Seattle judge set to move forward on Trump immigration case

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By Bill Rigby and Dan Levine | SEATTLE/SAN FRANCISCO

SEATTLE/SAN FRANCISCO A U.S. federal judge on
Monday rejected a Justice Department request to suspend Seattle
courtroom proceedings over President Donald Trump’s temporary
travel ban from seven Muslim-majority countries until an appeals
court has fully reviewed it.

The U.S. Justice Department had argued that the 9th U.S.
Circuit Court of Appeals should review the nationwide suspension
of Trump’s order before more proceedings take place, including
potential discovery into the president’s motives for the action.

Trump’s Jan. 27 order, which he called a national security
measure meant to head off attacks by Islamist militants, barred
people from Iran, Iraq, Libya, Somalia, Sudan, Syria and Yemen
from entering for 90 days and all refugees for 120 days, except
refugees from Syria, who were banned indefinitely.

U.S. District Judge James Robart in Seattle suspended
Trump’s entire order across the country on Feb. 3 after its
legality was challenged by Washington state, eliciting a barrage
of angry Twitter messages from Trump against the judge and the
court system. That ruling was upheld by the 9th Circuit in San
Francisco last week, raising questions about Trump’s next step.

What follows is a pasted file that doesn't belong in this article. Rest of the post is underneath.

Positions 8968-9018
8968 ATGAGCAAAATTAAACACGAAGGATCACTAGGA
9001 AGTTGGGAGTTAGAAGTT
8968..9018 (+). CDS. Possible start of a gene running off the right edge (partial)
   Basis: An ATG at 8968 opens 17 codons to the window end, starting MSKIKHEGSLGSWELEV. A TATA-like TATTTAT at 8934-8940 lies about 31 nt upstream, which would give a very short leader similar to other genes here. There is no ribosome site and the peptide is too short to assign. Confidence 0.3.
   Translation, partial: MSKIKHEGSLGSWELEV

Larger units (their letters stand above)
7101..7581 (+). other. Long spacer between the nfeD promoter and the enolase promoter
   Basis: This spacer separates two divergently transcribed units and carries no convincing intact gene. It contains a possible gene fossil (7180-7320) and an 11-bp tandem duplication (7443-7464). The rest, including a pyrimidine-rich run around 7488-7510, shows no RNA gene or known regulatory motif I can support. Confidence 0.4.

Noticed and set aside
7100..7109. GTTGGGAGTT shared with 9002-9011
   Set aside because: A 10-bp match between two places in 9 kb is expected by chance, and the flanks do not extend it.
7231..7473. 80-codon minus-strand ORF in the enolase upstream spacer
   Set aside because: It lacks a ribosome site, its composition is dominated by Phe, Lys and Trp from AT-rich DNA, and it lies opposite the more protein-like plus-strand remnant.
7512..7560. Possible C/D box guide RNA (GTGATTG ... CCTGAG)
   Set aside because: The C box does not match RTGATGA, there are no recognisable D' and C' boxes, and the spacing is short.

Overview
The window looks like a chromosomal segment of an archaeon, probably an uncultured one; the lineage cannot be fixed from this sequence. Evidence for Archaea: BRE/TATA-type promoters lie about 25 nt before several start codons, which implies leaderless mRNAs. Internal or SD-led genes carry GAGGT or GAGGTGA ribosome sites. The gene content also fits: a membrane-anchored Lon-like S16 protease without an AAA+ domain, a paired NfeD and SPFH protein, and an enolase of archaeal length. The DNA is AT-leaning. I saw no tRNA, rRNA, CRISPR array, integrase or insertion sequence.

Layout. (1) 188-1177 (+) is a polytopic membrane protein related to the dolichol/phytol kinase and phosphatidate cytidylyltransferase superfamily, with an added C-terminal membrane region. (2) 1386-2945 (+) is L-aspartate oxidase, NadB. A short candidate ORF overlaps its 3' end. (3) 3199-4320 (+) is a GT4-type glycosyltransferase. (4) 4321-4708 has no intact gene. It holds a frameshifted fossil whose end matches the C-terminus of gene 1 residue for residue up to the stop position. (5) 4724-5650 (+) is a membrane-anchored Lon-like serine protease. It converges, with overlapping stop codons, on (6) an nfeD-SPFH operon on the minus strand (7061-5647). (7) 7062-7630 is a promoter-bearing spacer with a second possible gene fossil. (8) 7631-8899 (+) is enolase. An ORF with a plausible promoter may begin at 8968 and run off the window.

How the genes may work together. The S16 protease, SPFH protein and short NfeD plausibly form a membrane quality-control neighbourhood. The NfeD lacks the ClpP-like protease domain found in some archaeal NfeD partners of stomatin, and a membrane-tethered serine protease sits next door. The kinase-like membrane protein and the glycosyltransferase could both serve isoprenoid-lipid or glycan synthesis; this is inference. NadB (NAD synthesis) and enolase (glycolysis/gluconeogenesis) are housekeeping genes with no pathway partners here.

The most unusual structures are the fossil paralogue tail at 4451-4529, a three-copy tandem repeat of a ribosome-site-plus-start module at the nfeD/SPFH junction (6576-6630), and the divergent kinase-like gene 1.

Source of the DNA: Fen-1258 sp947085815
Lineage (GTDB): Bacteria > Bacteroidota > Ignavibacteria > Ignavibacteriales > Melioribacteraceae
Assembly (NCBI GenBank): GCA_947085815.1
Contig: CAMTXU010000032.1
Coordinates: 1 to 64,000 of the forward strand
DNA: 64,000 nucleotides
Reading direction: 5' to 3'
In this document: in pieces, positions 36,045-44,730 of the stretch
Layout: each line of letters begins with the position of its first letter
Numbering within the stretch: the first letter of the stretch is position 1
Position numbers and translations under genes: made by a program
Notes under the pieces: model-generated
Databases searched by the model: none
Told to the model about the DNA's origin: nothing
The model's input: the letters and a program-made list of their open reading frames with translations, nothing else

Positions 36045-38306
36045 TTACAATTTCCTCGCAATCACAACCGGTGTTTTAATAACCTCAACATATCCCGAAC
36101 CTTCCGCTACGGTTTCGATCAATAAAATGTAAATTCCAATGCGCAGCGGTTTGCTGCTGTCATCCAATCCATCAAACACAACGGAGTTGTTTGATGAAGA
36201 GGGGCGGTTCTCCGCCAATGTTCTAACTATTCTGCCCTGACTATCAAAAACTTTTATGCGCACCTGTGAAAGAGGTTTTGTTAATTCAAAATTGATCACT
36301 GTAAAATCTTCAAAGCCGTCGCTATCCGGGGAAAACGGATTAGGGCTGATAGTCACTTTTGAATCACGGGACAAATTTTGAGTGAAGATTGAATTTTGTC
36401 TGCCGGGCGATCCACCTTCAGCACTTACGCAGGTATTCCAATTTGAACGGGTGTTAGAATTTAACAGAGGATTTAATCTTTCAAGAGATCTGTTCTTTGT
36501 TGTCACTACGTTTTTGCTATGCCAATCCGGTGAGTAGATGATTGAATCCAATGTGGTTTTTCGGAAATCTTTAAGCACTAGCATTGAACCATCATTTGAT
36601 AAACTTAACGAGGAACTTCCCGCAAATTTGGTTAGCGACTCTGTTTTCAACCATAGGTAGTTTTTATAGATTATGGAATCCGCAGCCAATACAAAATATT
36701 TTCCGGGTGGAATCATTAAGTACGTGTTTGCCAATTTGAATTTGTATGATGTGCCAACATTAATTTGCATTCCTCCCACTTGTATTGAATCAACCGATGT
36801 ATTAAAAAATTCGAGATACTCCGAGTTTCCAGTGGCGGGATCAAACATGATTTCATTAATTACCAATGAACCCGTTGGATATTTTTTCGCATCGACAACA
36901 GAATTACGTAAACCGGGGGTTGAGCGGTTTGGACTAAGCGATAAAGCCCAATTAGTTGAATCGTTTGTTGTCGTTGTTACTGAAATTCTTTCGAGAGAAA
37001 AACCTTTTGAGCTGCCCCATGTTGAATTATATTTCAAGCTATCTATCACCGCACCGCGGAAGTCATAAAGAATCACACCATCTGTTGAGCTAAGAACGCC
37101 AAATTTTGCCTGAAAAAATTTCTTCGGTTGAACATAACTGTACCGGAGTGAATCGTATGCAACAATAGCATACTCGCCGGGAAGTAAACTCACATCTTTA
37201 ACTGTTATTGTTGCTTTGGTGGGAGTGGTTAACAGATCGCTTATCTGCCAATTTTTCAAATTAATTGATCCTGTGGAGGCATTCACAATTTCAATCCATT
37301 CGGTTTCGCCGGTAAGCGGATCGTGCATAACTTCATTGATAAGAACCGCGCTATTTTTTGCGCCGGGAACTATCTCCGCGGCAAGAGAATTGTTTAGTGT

At a Seattle court hearing on Monday, Robart said he saw no
reason to slow down the case, adding he was “surprised” the
Justice Department would seek a delay given Trump’s angry tweets
over the 9th Circuit ruling. Robart ordered both sides to
prepare to move forward.

Separately, a Virginia federal judge on Monday issued a
preliminary injunction against portions of Trump’s order that
dealt with visa holders. That has no immediate effect as Trump’s
ban has already been suspended by Robart’s Feb. 3 ruling.

Following the 9th Circuit’s decision, Trump announced the
possibility of a “brand new order” that could be issued as soon
as this week. Trump gave no details of any new ban he is

He might rewrite the original order to explicitly exclude
green card holders, or permanent residents, a congressional aide
familiar with the matter, who asked not to be identified, told
Reuters last week.

Neither side discussed any new executive order at the Monday
court hearing. White House press secretary Sean Spicer told
reporters the administration would “maintain all options”
regarding the legal strategy, including another order.

An unidentified judge on the 9th Circuit on Friday requested
that the court’s 25 full-time judges vote on whether the
temporary block of Trump’s travel ban should be reheard before
an 11-judge panel, known as en banc review. The 9th Circuit
asked both sides to file briefs by Thursday.

The Justice Department did not say on Monday what position
it would take on the 9th Circuit’s en banc decision, or whether
it would ultimately appeal the suspension to the Supreme Court.

In a court filing on Monday, Washington’s attorney general
said a Seattle judge should immediately allow discovery into the
merits of its case.

“We would oppose discovery,” Justice Department attorney
Michelle Bennett said at the hearing, which was conducted on a
teleconference played aloud in Robart’s courtroom in Seattle.

In ruling from the bench, Robart did not make clear what the
next steps in Seattle would be. (Additional reporting by Emily Stephenson in Washington)

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